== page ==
The next morning I was again greeted by frigid rain, but this time at 6am. Deciding that my car has a wonderful heater and is dry I left camp hunting for coffee shops. A few hours later, caffeined up with a full belly, I drove back along the way I entered. As I went through the portal that separated the steep valley from the mountain road I caught my first glimpse of snow. That frigid rain that drove me out of camp had been the first snow of the season on the mountain peaks. Just enough snow had fallen so that each spine and peak jumped like you could almost touch it miles away.

After exploring and photographing the fresh snow I found myself at Mono Lake. My plan for this last day was to scout in the afternoon and return at dusk. I ended up making two laps that afternoon, the first with my dSLR shooting miscellaneous video clips and the second with the Pentax.

I have a feeling that Mono Lake is the closest I'll ever be to walking on another planet. It has a unique blend of desolation and oddness that emanates an eerie yet comfortable vibe. The water is a deep neon green and hyper saline. The tufa structures add the most interesting and odd sense to the area. Exploring around and noticing how some structures transition into the water can be oddly unsettling at times but nonetheless fascinating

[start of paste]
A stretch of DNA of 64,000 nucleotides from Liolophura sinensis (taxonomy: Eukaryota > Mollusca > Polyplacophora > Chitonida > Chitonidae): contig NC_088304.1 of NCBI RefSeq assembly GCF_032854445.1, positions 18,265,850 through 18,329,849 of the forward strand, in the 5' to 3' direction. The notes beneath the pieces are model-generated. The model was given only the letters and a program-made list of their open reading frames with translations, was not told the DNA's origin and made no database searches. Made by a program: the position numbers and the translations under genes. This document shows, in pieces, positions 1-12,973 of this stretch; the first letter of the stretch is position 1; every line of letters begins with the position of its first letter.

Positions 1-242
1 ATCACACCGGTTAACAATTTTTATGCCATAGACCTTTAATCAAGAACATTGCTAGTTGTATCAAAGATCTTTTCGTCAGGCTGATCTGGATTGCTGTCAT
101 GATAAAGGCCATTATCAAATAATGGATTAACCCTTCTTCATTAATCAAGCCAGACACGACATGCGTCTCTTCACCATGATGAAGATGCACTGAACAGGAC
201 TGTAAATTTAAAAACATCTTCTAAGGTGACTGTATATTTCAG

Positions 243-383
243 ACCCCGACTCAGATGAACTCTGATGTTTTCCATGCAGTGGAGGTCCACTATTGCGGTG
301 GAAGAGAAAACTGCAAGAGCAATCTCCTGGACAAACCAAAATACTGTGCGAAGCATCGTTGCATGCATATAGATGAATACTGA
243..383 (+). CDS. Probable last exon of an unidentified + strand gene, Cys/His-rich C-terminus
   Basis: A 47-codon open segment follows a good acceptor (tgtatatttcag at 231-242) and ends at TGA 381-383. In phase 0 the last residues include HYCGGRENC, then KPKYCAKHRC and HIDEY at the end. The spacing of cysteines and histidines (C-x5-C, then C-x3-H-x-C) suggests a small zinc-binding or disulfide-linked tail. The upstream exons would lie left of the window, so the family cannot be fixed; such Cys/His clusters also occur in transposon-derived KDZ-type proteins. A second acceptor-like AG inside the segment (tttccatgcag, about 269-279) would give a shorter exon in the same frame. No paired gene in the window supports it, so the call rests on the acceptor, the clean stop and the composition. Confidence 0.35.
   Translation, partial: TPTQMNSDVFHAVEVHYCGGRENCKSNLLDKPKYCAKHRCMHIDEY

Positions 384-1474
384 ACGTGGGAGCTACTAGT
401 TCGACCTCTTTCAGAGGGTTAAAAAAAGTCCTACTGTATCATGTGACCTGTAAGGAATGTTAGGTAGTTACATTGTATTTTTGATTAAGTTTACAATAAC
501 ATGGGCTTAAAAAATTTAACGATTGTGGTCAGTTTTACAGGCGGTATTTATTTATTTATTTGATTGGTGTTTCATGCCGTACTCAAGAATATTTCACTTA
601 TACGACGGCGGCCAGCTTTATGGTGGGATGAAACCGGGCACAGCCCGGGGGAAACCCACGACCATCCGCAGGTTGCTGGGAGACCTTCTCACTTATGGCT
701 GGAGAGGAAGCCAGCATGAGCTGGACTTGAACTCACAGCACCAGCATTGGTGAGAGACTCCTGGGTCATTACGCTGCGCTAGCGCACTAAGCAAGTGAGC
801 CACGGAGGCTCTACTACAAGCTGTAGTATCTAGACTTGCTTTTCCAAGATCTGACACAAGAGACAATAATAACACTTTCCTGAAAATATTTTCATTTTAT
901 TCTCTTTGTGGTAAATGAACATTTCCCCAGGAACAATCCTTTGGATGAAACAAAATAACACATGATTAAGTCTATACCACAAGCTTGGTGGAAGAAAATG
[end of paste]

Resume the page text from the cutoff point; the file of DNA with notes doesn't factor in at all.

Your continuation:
That evening when I returned to make a last lap of my favorite spots I was surprised to discover that I was now one of about fifty photographers hiking around with professional equipment. After befriending a fellow large format shooter I learned that there were two photography workshops in progress at the lake. Most notably was that one of them was led by John Sexton himself, I guess I really did come to the right place. After dodging and avoiding walking through other photographers compositions I captured my last five sheets of 4x5 and made my way back to camp.